having CAD. How much risk OSA adds to
blood pressure and
is unknown, because those factors are themselves
affected by OSA.
Poor sensitivity to the hormone insulin is the root problem in many persons with diabetes,
particularly obese persons.
Weight loss generally improves insulin sensitivity.
Now, however, there is increasing evidence that treating sleep apnea can improve the body's
insulin, independent of any change in
Because diabetes and sleep apnea often occur together,
this discovery has major implications. It suggests
"the presence of a potentially treatable risk factor for cardiovascular disease in the diabetic
A recent review
of obstructive sleep apnea in epilepsy concluded:
Obstructive sleep apnea can affect an individual with epilepsy profoundly.
These relatively common disorders can coexist and potentially exacerbate each other.
The identification and appropriate treatment of OSA may have far-reaching consequences
in improving a patient's quality of life and recurrence of seizures.
also noted that a reduction in seizures has been seen in both adults and children
with epilepsy who have had their OSA treated.
found that 27 of 28 women with fibromyalgia had
limitations on airflow during sleep breathing.
Only one of these women had obstructive sleep apnea.
The others had a related condition called
upper airway resistance
Eighteen of the 28
women snored at least occasionally.
Gastro-esopheageal reflux (also known as "GERD")
Gastro-esopheageal reflux (GERD) is commonly found in persons who snore or have obstructive sleep apnea (OSA).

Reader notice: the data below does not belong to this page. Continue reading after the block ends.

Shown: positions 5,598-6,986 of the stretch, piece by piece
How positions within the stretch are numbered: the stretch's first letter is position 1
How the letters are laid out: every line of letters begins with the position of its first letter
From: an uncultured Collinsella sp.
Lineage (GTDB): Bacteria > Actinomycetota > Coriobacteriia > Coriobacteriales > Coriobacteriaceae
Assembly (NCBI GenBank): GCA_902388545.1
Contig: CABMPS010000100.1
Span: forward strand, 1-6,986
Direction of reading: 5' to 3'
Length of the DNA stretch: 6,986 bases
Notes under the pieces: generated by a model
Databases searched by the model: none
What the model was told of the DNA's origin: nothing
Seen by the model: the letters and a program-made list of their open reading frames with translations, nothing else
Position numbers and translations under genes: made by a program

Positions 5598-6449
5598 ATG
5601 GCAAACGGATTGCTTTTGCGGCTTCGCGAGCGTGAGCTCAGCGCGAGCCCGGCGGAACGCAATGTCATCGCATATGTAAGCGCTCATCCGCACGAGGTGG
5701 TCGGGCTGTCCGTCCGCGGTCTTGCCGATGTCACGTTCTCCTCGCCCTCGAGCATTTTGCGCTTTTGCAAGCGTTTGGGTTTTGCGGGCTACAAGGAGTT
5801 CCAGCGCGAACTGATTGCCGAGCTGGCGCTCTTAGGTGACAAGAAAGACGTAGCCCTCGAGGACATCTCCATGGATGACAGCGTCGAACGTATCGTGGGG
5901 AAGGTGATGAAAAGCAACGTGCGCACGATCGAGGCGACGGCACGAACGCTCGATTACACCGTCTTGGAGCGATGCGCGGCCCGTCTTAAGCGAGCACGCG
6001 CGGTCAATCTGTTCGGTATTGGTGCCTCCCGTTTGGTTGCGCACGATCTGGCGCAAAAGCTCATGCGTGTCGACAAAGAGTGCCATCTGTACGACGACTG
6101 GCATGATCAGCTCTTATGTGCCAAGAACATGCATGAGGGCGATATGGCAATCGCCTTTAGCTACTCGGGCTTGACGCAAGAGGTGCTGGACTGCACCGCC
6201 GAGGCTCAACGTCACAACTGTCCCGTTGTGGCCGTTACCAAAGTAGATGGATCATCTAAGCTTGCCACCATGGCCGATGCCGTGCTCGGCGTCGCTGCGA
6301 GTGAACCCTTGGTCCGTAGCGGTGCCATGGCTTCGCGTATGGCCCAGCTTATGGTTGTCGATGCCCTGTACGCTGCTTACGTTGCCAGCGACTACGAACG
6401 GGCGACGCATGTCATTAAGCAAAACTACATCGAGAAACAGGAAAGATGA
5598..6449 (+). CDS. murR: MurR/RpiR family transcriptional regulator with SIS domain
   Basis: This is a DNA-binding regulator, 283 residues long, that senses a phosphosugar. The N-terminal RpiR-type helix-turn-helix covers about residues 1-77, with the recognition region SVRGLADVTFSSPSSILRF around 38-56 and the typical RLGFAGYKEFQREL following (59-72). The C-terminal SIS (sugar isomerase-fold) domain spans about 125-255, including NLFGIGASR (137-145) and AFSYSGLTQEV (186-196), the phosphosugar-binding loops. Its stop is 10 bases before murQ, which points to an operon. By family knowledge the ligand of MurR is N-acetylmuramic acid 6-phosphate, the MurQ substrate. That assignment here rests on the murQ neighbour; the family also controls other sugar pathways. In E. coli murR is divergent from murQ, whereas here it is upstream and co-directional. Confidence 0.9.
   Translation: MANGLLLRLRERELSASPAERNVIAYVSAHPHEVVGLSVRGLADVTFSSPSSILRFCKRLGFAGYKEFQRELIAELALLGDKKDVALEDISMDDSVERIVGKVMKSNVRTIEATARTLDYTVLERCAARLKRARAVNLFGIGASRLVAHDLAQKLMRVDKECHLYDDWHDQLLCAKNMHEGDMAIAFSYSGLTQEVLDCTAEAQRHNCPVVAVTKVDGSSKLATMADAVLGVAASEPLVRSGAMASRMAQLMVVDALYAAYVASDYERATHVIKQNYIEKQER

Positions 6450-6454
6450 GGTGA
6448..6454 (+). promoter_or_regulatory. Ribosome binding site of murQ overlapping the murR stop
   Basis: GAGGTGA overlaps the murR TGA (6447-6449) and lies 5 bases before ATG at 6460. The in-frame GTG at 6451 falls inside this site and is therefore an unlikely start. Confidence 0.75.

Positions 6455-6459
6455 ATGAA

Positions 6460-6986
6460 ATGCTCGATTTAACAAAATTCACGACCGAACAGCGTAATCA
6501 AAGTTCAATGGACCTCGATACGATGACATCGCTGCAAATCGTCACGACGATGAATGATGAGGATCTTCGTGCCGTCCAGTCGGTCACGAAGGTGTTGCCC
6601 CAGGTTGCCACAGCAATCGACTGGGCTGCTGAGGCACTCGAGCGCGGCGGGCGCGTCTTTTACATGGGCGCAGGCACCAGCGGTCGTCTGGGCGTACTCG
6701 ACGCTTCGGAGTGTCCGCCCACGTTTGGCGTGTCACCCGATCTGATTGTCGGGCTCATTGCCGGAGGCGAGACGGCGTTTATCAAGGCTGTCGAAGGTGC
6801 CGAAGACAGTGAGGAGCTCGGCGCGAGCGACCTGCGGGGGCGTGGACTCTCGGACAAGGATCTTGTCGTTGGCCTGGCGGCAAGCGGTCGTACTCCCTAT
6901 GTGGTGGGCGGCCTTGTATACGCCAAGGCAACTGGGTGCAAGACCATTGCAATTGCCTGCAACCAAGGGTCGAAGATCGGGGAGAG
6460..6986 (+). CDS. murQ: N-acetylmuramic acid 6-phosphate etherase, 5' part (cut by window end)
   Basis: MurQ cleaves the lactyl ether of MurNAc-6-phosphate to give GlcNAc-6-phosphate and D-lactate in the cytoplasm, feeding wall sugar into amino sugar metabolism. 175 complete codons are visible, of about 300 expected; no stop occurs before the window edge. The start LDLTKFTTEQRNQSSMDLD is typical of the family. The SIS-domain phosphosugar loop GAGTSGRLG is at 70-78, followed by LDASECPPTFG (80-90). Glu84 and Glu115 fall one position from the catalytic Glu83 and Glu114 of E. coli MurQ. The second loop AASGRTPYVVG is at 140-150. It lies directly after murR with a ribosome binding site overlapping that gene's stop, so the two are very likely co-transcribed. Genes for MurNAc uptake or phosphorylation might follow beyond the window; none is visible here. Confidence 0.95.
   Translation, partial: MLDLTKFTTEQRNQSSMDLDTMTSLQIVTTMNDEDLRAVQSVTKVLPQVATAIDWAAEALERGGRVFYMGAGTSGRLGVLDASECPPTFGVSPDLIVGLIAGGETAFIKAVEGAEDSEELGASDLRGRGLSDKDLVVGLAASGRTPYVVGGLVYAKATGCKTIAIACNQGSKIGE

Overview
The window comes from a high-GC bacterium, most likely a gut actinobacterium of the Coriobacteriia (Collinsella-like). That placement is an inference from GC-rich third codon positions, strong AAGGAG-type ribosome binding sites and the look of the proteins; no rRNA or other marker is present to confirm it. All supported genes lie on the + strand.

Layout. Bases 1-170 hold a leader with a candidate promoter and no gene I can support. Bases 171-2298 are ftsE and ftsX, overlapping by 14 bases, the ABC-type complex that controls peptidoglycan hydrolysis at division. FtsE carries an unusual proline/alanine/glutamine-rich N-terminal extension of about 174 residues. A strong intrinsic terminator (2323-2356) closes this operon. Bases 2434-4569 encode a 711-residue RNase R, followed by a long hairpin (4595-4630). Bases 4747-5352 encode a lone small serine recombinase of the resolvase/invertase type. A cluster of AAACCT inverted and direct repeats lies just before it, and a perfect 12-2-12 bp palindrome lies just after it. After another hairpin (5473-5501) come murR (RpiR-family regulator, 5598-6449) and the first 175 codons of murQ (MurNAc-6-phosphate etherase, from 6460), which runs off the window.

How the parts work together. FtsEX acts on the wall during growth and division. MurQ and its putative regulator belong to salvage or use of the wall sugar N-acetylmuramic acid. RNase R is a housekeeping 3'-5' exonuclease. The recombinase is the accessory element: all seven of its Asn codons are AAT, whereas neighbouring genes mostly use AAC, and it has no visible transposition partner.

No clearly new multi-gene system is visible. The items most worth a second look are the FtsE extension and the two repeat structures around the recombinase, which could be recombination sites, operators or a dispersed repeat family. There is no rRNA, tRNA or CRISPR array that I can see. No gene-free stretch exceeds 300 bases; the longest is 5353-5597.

A recent study found that 73% of such persons had symptoms of GERD,
with no significant difference between persons with OSA and those with
Treating OSA has been shown to reduce the severity of GERD
See Gastro-esopheageal reflux.
Before a heart attack, coronary artery disease is the major concern.
After a heart attack, congestive heart failure is the major concern.
See Congestive heart failure.
High blood pressure
Hypertension (also known as "high blood pressure")
It is widely agreed that sleep apnea causes at least some cases of
This discovery has been called
In 2003, the foremost panel of hypertension experts in the United States did two remarkable things:
These experts did not dictate how the evaluation should be performed because this is not presently known.
A few studies have shown that treatment of OSA can lower blood pressure,
particularly when OSA is more
Ultimately, you and your doctor (and perhaps your insurance company) will decide how a sleep apnea evaluation will be done.
Information about your snoring can influence this decision.
- They put sleep apnea at the top of the list of identifiable causes of hypertension, and
- They specified that
the evaluation of all persons with hypertension should consider the possibility of sleep
A person with classic sleep apnea is sleepy during the day and falls asleep very quickly upon going to bed.
But not every person with sleep apnea has a classic case. A recent study showed that half of sleep apnea patients
have significant insomnia
The American Academy of Sleep Medicine recommends testing for a sleep-breathing disorder
when treatment of insomnia
Multiple studies show that snoring is associated with a higher risk of
Four studies have found that 60% to 80% of stroke survivors have sleep
No doubt some strokes specifically affect the muscles keeping the
airway open during sleep breathing.
One would expect a very high percentage of survivors of such strokes
to have obstructive sleep apnea (OSA).
Thus, snoring that newly appears after a stroke is of particular concern,
as it may signal the appearance of OSA.
The cause of some strokes is unknown (these are "cryptogenic strokes").
Occult right-to-left shunting is sometimes posited in such cases.
Of note, apneic episodes in OSA can provoke right-to-left shunting through a
foramen ovale that does not normally permit
One authority summarizes: "Regardless of whether OSA precedes or follows a
stroke, it is associated with unfavorable clinical outcomes after stroke,
including early neurologic worsening, delirium, depressed mood, poor
functional status, and impaired
References and Notes